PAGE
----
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Reopening Schools

Haley Arnold, Publications Director

August 15, 2020

In a few weeks, millions of students will be returning to school for the fall. Despite the current COVID-19 pandemic with cases on the rise again, most schools are planning on having at least some in-person learning. For parents, this requires them to make a tough decision on whether or not to send their children to school- or to opt for online only options.

Online learning would prevent the students from contracting and spreading the virus, which would protect others-quality online education, it is hard to get the same results as in-person teaching. To make matters more confusing, many parents are going back to work and cannot be home to assist their children or afford childcare. This will be a hard decision for many families and there is a large population that will be affected by schools re-opening that do not get a choice. If teachers want to keep their job and get paid their salary, they must return to school in the Fall.

The average age of the 3.7 million teachers in the U.S. is 42 years old, and a third of teachers are over 50 years old which makes them high risk. 92% of COVID-19 deaths have been in adults 55 years and older. These are scary statistics for many teachers and their families, and leave them with many unanswered questions. Not only will teachers be at risk, but their partners, their own children, parents, or others that they are in contact with will be at risk of coming in contact with the virus. The many bus drivers, janitors, cafeteria workers and other staff it takes to keep a school running will also be.

To help me answer some questions about the current positions teachers are in, I was able to interview a teacher from a small town in Colorado. For the sake of her privacy and the unknown about the next school year, I will be keeping her name and school district anonymous. As of right now, her school’s plan is as follows; “Our school district will have schools open as normal with in-person learning, regular school hours, Monday through Friday starting August 24th. Parents also have the option of having their children do 100% online school at home from an outside source. Masks will be required at school for adults, but only for children 11 and older. Social distancing of at least t is recommended, but It’s up to . No precautious health checks at the schools will be performed. No COVID tests will be required for staff or students before they start back. A school or classroom may go to remote learning for 3-14 days if a student tests positive for the virus. Teachers will continue with teaching their students remotely over zoom from home and will get paid as if they were in the classroom in these instances and will return to the classroom after the 3-14 days. With the school being in a small town, the teachers there are paid much less than some of the bigger districts, and there are very few businesses that provide tax-based funding for the schools.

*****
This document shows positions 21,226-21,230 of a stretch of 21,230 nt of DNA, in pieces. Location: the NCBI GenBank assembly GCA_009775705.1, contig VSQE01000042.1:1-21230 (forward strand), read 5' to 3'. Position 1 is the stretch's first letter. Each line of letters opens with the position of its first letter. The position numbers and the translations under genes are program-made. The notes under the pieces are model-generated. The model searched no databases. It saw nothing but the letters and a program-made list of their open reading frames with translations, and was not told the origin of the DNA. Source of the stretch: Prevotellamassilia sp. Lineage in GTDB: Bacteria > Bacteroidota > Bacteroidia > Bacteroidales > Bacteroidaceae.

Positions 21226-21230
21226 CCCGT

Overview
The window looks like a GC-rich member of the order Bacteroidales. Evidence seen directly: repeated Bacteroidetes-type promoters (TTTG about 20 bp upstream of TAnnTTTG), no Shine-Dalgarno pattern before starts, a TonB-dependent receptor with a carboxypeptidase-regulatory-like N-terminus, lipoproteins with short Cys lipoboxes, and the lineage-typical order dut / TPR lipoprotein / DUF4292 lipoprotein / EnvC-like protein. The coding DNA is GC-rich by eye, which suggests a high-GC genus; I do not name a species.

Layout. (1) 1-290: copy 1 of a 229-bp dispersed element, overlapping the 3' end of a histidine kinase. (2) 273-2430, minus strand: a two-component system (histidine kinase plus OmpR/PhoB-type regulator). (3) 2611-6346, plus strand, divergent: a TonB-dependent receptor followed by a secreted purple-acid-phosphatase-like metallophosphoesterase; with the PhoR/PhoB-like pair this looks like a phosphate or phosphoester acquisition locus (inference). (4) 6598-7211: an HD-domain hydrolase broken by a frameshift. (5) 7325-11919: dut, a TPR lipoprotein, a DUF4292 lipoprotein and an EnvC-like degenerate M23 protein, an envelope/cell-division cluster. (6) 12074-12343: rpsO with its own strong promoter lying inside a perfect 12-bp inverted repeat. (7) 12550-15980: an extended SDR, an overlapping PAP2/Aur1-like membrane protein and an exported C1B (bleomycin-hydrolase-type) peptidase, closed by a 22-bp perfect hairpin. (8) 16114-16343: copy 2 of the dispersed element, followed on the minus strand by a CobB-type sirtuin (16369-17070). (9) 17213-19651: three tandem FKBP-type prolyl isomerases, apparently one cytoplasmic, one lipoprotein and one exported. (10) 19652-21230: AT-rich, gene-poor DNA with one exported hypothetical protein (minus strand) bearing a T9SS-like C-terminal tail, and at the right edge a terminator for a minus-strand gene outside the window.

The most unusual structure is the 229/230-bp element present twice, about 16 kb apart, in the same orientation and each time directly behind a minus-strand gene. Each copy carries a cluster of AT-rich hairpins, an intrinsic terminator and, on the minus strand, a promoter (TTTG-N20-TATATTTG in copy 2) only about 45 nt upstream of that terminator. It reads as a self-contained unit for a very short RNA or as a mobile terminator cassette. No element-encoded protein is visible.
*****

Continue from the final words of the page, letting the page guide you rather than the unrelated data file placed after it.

If staff get sick, they “will have to use their sick days and may not file for worker’s compensation.” “The district is not liable for any COVID sickness or deaths in staff or students.” Both herself and her partner are in the high-risk category for contracting the virus, and currently, “there is no online teaching option for high-risk teachers.” Her and her partner have manysick days saved up that they have accumulated over years of teaching. They are currently waiting to hear back on if they can use those sick days to take a leave until there is a vaccine. However, many teachers don’t have any sick days saved up, so if they don’t feel safe going back to 100% in-person learning. In addition, she explains “Some teachers have quit because either they or someone in their immediate family is at high risk for COVID complications.”

Being in a small town might sound safer than a big city; however, that doesn’t mean there are no cases. The idea that the virus is a hoax is common there, and there is a large anti-mask movement. In addition, “some of the residents have been vacationing in high COVID case states over the summer without taking measures to protect themselves from the virus.” When they and their families come back and return to school, it’s possible they could have brought it with them. Their school also has tiny windows and no air conditioning, making it difficult to create any airflow, and there is a chance that many students and adults will not take the safety precautions seriously in a town that does not strongly believe in protecting their residents.

As we creep closer and closer to the start of the school year, teachers are anxiously waiting to hear back on decisions regarding what they can do for their own safety, and many are wondering what they will do for income if they must quit. It is not uncommon for teachers to be overlooked in situations like this. Our country is often hesitant to acknowledge the hard work teachers put into their job- and forgets to provide teachers fair resources and opportunities. Teachers play a crucial role in the development of our country and teaching students who can go on to help solve issues like this pandemic, yet the concern for their safety and income is not a priority.

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